"Body Language" which some may say is the worst of the Hot Space funk tracks was actually a big hit in America, peaking at #11 on the Billboard charts whilst the now-classic "Under Pressure" had peaked at only 29. America was sick of 'disco' and Hot Space killed Queen? Clearly not.

"Radio Ga Ga" managed a respectable peak at #16, perhaps aided by the video and the time-tested Queen success machine. But even 'Break Free' made it to 45.. nearly a top 40 hit, with very little video play due to this apparent controversy over the cross-dressing.



At that time, chart positioning was mostly a matter of label manipulation. Sales were "reported" by record stores, and radio play was "reported" by the stations. I worked at a record store, and a billboard rep would call and ask for sales numbers. I made the list and the numbers - of course I included Queen whether they sold or not! Anyway, Capitol and every other label would give free albums, tickets to shows, etc. and ask you to report their bands. It was basically payola with gifts instead of money (although I did get some cash out of the process as well).

Around the late 80's, they started actually tracking sales (Soundscan I believe was the company that started it). These numbers made it more difficult for a label to manipulate, but they still had a bit of a say in chart positioning. But soon the only criterion used was actual sales, and that is where we are today.

Queen can blame Capitol all they want, but those chart results were the effect of a lot of hard work on the labels part. Let's face it - you can put a dress on a pig, but it's still a pig. Few Americans were buying Queen, and the ones that did weren't playing those albums and singles much.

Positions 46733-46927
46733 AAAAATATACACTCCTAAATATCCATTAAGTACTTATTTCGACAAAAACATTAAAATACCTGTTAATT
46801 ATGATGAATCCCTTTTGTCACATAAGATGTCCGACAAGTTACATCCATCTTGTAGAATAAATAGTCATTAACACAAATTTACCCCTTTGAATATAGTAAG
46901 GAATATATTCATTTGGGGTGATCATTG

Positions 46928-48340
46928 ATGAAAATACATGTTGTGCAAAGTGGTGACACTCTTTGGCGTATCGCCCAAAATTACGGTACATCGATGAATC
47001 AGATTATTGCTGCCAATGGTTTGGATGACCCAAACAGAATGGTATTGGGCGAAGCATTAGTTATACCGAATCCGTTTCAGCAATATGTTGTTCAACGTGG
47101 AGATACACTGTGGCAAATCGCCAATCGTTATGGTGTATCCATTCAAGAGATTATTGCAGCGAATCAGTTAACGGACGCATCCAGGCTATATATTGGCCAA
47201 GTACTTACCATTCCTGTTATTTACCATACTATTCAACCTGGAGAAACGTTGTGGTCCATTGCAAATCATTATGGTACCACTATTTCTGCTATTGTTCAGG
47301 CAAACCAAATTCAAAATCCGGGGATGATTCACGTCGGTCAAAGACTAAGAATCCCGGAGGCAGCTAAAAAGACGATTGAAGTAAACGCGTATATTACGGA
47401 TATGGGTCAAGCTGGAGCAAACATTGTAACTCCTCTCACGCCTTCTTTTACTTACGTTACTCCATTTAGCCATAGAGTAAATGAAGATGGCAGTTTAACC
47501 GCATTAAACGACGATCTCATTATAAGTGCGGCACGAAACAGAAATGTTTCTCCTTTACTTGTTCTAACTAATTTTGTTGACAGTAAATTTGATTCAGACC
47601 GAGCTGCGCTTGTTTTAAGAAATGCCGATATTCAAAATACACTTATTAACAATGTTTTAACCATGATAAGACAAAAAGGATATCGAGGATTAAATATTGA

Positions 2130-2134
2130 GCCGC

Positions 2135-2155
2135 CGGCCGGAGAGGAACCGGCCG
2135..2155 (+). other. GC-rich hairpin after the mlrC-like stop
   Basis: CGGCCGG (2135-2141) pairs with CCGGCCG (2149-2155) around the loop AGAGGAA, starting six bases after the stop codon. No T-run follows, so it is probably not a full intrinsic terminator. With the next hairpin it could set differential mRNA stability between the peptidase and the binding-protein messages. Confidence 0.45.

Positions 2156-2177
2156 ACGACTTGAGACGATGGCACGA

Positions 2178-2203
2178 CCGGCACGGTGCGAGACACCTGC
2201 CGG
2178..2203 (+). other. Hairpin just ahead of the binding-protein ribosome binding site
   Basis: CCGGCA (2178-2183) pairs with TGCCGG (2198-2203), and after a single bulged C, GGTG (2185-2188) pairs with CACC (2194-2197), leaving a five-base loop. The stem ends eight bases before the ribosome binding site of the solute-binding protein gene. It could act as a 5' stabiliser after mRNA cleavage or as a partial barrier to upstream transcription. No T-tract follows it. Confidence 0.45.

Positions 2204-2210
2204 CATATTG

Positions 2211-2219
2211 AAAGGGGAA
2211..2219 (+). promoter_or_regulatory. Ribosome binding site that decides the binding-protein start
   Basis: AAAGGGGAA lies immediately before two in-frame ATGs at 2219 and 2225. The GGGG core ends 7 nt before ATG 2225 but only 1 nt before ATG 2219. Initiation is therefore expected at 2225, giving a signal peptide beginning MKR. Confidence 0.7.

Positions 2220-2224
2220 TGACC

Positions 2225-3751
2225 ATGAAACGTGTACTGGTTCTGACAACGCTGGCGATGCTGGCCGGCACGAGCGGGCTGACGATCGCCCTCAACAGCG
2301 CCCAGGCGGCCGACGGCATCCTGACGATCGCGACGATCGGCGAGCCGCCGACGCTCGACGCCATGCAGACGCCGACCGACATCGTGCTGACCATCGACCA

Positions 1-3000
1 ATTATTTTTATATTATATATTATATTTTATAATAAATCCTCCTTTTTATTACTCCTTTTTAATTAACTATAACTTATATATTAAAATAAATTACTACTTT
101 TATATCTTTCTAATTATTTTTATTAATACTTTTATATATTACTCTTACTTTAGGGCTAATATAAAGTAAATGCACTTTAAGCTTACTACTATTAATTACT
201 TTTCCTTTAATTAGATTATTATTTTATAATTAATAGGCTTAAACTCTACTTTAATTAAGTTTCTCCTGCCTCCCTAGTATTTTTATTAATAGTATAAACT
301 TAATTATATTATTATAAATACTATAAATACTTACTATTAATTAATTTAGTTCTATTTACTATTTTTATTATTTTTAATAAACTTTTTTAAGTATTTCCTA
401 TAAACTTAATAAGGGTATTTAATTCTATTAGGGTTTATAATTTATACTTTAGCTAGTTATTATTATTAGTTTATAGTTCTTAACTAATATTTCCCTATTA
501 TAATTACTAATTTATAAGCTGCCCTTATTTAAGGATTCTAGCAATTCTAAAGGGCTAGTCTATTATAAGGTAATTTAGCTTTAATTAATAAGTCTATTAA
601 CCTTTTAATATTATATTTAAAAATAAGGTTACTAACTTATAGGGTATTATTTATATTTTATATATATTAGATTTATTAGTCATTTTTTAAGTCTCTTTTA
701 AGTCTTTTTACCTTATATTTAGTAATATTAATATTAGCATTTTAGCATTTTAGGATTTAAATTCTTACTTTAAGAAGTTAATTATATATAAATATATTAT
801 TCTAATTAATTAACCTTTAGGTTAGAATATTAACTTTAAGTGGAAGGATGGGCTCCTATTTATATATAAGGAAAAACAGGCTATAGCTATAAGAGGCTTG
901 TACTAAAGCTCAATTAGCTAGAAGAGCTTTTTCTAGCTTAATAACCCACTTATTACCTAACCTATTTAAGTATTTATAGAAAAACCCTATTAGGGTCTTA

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Posted: 07 Dec 07, 12:05 Edit this post Reply to this post Reply with Quote

The "One" video by U2 with the drag was banned as well(watch the makin of One on the Best of 1990-2000 DVD).

Queen fans, even in America were used to Queen's eclectic albums by then...maybe the lack of diversity on Hot Space was the reason, if they'd dropped a few songs (and made b-sides out of em) and added some other styles (reggae, Police were big then) and dunno maybe some classic Queen ballads and rockier songs Hot Space would've done as good as Jazz or NOTW.

And why didn't they release Put Out The Fire or Tear It Up as singles?? Well, because they weren't good tbh. Radio Ga Ga and I Want To Break Free were great singles and the fact that Hammer To Fall didn't do as well as it's predecessors is proof that the public didn't care.

I think the Sun City thing did them more damage than Hot Space and Break Free video combined. In the end The Works and A Kind Of Magic did very well on this side of the Atlantic and South America and that's what matters. :P